It is important to remember that you are a parent first and friend second. Focus on parenting your child first.
“Childwise Priciple #2: Use the strength of your leadership early on and the strength of your relationship later” On Becoming Childwise page 50).
There are a lot of things related to parenting that we do based on faith and trust–especially when following Babywise principles. Teaching a baby to sleep on her own is not easy. It takes months before you really see the full benefit and feel sure all of that effort was worth it.
Guiding your child and setting limits for the young pre-toddler is far from easy. It takes months of redirections and “that’s a no” before things start to ease up at all. It usually gets much worse before it gets any better. But one day, sure enough, you start to see the benefits from all of that work.
Doing structured activities like blanket time and independent play can sometimes require effort and patience before they are instituted. You really don’t realize the benefits of these activities until your child is at an age of comparison–usually Kindergarten–to other children and you see plain as day that your child has greatly benefited.
Similarly, reading to your child each day does not produce overnight results. Your six month old will not be showing the intellectual benefits of this regular activity. That comes much later.
What about potty training? There are few things more stressful with toddlers/preschoolers. Living on faith. And hope.
Parent First, Friend Later
This Childwise principle is another one of those things that require faith and trust.
You start life off with leading by your authority. Your child does what you say. You govern your child. As your child gets older, your influence governs your child.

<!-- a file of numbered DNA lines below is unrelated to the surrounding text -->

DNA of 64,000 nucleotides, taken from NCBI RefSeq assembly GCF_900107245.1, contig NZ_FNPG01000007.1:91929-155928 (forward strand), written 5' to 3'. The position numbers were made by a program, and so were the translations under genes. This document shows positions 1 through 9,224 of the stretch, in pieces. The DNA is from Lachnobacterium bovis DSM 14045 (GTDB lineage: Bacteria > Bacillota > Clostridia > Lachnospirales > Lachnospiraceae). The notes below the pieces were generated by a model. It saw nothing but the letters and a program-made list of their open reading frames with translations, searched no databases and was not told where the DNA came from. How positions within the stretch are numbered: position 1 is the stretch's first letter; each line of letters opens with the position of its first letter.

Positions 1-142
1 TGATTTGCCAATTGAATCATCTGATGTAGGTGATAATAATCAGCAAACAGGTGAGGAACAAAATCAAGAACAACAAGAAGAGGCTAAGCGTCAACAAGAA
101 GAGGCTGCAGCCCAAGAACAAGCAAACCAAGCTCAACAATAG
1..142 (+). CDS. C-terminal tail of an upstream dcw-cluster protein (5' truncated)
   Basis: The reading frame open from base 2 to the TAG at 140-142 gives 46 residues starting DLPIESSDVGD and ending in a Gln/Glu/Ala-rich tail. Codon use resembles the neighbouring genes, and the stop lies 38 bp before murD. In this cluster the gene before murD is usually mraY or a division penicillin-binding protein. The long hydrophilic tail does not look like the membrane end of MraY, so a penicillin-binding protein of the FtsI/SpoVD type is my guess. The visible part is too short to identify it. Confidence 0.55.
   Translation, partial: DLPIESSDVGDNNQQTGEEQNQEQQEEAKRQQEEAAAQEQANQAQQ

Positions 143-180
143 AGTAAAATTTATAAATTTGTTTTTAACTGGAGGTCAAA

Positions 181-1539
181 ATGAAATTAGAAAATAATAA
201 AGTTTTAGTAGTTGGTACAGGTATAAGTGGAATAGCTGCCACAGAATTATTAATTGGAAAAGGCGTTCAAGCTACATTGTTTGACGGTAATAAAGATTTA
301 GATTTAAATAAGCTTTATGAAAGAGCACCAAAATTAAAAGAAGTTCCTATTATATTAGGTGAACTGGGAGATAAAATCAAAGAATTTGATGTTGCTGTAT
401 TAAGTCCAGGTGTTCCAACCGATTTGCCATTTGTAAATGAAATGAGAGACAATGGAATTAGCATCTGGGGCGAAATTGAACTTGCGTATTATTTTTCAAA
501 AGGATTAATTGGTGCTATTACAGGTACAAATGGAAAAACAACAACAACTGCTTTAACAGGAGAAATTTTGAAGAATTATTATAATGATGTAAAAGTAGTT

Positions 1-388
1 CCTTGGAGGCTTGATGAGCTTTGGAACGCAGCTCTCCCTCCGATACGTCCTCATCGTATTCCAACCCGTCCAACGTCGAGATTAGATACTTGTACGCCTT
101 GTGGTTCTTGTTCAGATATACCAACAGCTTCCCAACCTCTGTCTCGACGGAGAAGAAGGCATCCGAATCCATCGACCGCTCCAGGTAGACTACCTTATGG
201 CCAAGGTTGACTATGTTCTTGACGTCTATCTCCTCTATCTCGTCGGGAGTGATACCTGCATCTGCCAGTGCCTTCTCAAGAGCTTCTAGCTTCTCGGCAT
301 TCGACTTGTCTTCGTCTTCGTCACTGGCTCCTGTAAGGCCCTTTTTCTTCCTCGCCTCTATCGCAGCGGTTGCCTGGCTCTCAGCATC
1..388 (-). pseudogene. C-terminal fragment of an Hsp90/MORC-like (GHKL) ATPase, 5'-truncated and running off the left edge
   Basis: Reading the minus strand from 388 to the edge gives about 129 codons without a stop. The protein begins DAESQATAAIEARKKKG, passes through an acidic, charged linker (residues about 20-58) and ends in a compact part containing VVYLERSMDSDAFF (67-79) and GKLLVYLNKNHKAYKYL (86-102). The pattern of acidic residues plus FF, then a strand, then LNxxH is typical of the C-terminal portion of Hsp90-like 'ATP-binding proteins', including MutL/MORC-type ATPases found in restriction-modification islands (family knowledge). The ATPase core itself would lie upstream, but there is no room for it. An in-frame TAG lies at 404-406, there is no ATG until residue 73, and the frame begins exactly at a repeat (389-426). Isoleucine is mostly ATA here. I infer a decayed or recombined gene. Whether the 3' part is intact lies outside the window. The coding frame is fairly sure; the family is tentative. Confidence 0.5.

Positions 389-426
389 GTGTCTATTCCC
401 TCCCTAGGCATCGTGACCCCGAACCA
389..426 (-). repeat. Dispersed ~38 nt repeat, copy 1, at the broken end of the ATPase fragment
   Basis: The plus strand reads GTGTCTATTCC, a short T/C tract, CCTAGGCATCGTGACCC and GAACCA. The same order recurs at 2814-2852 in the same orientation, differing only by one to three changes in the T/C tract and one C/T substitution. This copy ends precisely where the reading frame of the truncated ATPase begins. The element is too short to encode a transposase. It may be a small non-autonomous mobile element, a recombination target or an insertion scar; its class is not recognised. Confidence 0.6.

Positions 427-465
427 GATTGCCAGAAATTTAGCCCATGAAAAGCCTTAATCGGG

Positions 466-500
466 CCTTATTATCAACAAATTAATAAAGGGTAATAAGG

Consider–imagine–the difference in my presence in the life of Brayden, Kaitlyn, and McKenna.
Take something simple like playing with friends. With Brayden, he is at a point where I can trust him to play with friends for short periods without my direct supervision.
He can play at friends’ houses and can play at our house without me in the room. He is of course still young enough that I check on him often and talk with him afterward about things if needed, but he doesn’t need me sitting there saying, “You need to share!”
Kaitlyn does not quite have that freedom. She can be at friends’ houses for a short period. She can play with friends at home. When she does, I sit within ear shot of what is going on, but in a different room. I interfere if I feel like I need to. I pull Kaitlyn out of the playing situation if she needs to be reminded of how to play nicely.
McKenna does not go play at friends’ houses without me. If she is playing “with” a friend, I am with her, telling her things like, “take turns” and “share” and “that’s a no” and of course, “thank you! That was very nice.”
She still needs immediate supervision during social situations so she can learn how to behave correctly. She is governed by my leadership, while Brayden is governed by my influence. He has spent several years being trained and taught and is able to assume some personal freedom.
Much of this idea has yet to be realized for me. I am seeing some of the influence side, but the biggest part happens in the teen years according to Childwise. So until then, I will press forward with faith and trust that what I am doing will lead to my child choosing the right when I am not around to lead him or her to it.